A lack of money was seen as the biggest barrier to parents and their children in fulfilling a happy life. With lone parent and children households four times more likely to be in rent arrears, housing providers have a vested interest in supporting those most vulnerable.
Given that only 17% of people in debt seek advice, we know that for many, taking action when struggling is difficult. At Orbit, we estimate 5,000 of our households are struggling with money at any given time.
There are a number of ways we can help, just a few are listed below.
- Practical actions
- Ensure every new tenancy has a benefits check
- As a standard, provide or signpost customers to a money advice service at the start of their tenancy as required
- Support parents into sustainable employment
- Provide energy advice to help keep fuel bills low
- Case study
We have teamed up with the Fairbanking Foundation to support people to manage their money better. Frontline advisors and customers are able to access guidance from the Foundation's independent certification scheme, the Fairbanking Mark, which tests whether financial products such as current accounts, personal loans and credit cards are genuinely built around the financial needs of users.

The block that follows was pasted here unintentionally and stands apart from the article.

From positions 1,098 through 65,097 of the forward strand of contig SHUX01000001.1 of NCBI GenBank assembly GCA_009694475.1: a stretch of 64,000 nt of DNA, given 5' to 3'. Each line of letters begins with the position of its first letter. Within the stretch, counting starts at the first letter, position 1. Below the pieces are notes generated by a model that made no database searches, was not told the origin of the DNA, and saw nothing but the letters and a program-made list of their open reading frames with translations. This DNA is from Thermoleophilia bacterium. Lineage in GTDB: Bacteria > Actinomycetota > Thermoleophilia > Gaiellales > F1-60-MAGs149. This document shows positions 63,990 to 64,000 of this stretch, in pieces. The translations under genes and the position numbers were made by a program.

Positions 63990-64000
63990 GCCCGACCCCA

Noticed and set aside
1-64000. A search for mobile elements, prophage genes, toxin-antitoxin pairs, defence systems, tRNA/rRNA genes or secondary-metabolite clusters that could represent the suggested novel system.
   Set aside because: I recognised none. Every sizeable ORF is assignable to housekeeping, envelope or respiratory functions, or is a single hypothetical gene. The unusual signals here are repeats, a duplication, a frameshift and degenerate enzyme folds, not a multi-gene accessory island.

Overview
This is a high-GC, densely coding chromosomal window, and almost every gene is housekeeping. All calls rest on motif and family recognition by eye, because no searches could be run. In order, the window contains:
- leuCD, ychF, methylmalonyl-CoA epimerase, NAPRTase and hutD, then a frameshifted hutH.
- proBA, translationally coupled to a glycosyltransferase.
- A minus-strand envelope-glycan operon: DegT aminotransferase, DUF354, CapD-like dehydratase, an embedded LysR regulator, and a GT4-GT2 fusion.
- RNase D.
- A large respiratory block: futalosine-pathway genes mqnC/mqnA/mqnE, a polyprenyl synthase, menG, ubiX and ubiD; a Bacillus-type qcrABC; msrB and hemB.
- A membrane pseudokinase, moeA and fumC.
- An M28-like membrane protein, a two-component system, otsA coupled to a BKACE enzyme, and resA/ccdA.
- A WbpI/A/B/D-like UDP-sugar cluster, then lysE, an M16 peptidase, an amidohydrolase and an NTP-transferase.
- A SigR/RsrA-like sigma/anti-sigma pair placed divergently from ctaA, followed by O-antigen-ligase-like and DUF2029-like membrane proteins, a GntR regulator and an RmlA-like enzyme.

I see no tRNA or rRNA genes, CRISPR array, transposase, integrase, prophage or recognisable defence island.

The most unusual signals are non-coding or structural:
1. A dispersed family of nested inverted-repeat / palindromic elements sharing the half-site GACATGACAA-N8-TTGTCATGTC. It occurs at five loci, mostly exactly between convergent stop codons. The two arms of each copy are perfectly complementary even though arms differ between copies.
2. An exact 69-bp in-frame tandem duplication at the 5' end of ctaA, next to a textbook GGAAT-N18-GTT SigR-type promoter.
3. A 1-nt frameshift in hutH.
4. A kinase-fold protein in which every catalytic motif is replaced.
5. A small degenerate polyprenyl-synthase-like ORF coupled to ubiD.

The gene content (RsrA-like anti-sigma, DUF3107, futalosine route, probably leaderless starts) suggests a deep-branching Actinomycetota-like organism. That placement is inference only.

A first in the UK, the information will be made available on a dedicated website along with tools to encourage customers to set their own financial goals and take action on these.
Earn it, don't burn it
This service provides practical advice with 100 free tips and tricks for reducing spend and increasing income.
Visit Better Days for more information
- Financial security
- Improved mental health - less anxiety
- Access to more opportunities for both parents and children
- Families are less likely to fall into rent arrears, benefitting customers and landlords
"At the heart of this revealing and invaluable report are the voices of parents and children. They are clear that a lack of money is the biggest barrier to fulfilling a happy life. The message to policymakers on benefit cuts is clear and compelling but this report makes clear that tackling child poverty is everybody's business and there are many practical actions housing associations can take that will make a big difference."
Alison Garnham, Chief Executive, Child Poverty Action Group (CPAG)